Eventually we repositioned to Muswellbrook to watch this strong cell intensify. The cell never did get organised though and became outflow dominant. I remained a little too long on this cell and missed the cell to the south Ben got onto.






I made a dash south but passed under the left mover near Jerrys Plains. There was intense and frequent bolts - some pulsing quite well. But it was already on a rapid downward trend.

Regards,

Jimmy Deguara
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Offline Jimmy Deguara

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Re: NSW Severe Storms 5 - 7 January 2010
« Reply #11 on: 09 January 2010, 07:27:39 AM »


Storm Chase January 7th 2010 - North West Slopes and Plains and Central Tablelands

Having had stayed overnight in the Singleton area (had things to do there), I had to decide where I would chase on the day. The air was rich with moisture with a stratocumulus cover throughout the Hunter and into some parts of the ranges. The target was going to a balance of best shear, convergence for a reasonable trigger and also instability. The modified soundings with consistently high dew points in the region near Merriwa put figures in the 2000J/kg range. This in my opinion would work with good shear and a reasonable cap. However, as I made my way into Merriwa and did a little shopping and some chat on the phone with David, the weaker towers had powered up into increasingly growing towers.

I headed west towards Coolah and from here crossed the Warrambugle Range and in position for new updraft development. Winds were quite fresh from the east and the air was very uncomfortable as the air temperatures increased. The only concern was that the storm development was moving into drier air.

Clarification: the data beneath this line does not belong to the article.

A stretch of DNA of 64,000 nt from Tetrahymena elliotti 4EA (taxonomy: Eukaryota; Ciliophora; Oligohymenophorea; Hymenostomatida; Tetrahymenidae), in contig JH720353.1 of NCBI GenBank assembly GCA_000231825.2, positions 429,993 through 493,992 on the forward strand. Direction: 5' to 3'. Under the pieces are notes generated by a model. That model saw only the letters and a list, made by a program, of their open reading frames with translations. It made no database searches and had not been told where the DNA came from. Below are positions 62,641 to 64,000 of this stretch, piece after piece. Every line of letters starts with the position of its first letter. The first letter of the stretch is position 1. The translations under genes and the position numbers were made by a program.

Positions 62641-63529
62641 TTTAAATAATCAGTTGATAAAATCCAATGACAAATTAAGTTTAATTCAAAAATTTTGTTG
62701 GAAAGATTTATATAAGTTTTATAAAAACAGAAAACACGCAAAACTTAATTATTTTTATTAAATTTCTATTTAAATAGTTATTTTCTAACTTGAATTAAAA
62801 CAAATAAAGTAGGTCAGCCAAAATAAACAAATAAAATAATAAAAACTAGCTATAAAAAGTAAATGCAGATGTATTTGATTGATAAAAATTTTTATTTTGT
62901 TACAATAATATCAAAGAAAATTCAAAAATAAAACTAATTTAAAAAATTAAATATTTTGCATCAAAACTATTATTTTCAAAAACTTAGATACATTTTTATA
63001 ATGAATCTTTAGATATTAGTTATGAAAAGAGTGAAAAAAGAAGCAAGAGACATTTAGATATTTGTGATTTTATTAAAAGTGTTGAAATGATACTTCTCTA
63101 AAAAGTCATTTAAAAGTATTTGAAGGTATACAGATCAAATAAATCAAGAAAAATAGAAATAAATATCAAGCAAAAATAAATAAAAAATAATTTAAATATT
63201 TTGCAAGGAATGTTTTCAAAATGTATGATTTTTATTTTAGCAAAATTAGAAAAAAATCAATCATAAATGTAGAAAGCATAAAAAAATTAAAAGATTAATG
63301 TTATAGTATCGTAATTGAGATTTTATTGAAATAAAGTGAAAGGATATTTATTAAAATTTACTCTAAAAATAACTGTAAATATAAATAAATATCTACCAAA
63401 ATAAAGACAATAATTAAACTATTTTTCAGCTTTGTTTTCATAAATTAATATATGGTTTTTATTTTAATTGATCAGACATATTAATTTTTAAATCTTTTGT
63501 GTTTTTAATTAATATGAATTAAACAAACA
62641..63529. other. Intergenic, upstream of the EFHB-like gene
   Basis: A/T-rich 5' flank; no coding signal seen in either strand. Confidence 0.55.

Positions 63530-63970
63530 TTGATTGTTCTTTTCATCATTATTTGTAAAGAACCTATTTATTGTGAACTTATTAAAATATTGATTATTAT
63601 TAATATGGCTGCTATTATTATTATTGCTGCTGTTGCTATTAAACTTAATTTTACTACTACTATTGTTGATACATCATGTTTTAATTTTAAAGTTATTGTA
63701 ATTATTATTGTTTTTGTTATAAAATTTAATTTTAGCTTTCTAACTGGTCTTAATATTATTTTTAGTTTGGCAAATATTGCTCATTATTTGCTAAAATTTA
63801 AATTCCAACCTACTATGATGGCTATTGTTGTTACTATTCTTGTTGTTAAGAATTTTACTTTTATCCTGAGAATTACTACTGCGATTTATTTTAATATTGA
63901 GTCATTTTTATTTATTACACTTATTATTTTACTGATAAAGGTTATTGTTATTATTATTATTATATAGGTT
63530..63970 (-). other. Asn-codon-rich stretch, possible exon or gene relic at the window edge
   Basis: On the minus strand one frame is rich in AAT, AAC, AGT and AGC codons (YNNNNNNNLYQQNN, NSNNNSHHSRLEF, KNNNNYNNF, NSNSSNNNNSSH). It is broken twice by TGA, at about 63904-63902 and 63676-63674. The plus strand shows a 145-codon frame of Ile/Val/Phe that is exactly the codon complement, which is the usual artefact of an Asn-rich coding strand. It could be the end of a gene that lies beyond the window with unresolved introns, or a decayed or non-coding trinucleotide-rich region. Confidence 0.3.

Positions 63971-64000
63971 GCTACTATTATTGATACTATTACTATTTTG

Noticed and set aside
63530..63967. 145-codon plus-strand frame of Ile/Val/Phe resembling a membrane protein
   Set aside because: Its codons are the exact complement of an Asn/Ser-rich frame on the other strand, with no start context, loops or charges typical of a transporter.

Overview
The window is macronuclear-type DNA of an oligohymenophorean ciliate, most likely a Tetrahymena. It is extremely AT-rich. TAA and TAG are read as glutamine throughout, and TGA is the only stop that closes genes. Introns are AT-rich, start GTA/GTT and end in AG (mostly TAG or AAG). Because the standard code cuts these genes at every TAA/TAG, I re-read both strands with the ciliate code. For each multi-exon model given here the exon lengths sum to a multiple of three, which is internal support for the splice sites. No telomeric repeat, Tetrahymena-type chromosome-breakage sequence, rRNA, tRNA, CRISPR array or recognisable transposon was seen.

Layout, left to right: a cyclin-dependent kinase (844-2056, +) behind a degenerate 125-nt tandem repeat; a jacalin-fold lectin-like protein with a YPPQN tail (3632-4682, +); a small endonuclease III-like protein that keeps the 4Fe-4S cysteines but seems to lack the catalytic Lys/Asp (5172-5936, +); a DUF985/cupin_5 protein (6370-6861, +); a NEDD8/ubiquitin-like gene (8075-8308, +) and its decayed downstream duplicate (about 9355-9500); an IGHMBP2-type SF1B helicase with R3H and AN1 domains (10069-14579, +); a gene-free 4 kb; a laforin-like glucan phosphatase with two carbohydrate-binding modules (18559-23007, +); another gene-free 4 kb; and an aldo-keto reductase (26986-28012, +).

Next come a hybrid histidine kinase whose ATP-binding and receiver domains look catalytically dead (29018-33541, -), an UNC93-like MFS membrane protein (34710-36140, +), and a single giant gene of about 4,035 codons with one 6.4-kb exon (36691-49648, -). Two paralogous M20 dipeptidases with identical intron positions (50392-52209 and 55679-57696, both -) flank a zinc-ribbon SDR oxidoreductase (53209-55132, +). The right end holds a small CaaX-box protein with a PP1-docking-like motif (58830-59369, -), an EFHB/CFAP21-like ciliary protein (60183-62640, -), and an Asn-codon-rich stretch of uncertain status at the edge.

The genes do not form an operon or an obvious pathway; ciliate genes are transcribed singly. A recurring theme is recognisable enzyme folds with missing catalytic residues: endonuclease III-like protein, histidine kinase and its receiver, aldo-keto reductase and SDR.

Finally the westward trend slowed down and the storm began to move more northwesterly. Desipte the limited shear environment, the storm began to slowly organise and was tending to want to form a rotating updraft and preciptation curtain wrapping around the western side. A green tinge became evident in the core But with the easterly winds easing (less inflow), the storm went into a downward trend. Another updraft developed on the northern side though it remained more disorganised perhaps due to limited access to moisture and inflow.

Initial cell in mature phase


first signs of storm lowering the base a little and separating the rain free base from precipitation


Green tinge colouration


Note the side sheared anvil through the gap and base organising


Base wanted to organise but development to north and lack of heating and inflow as well as moisture may have been the culprit


Distant cells on the Northern Tablelands




The Mudgee cell
Meanwhile the storm I had seen to my south was still going strong so I made a dash for this storm. It remained quite nice and began to organise as I approached Mudgee only to find the last updraft would finally collapse.

Overshooting pulse











Cell north of Orange never really got going - limited road options and weakening storm and I was out of there:



The conditions wrong on this day were the orientation of the storms with respect to the inflow - you could have had supercells. However, given the limited shear, I thought the storms did quite well!

Regards,

Jimmy Deguara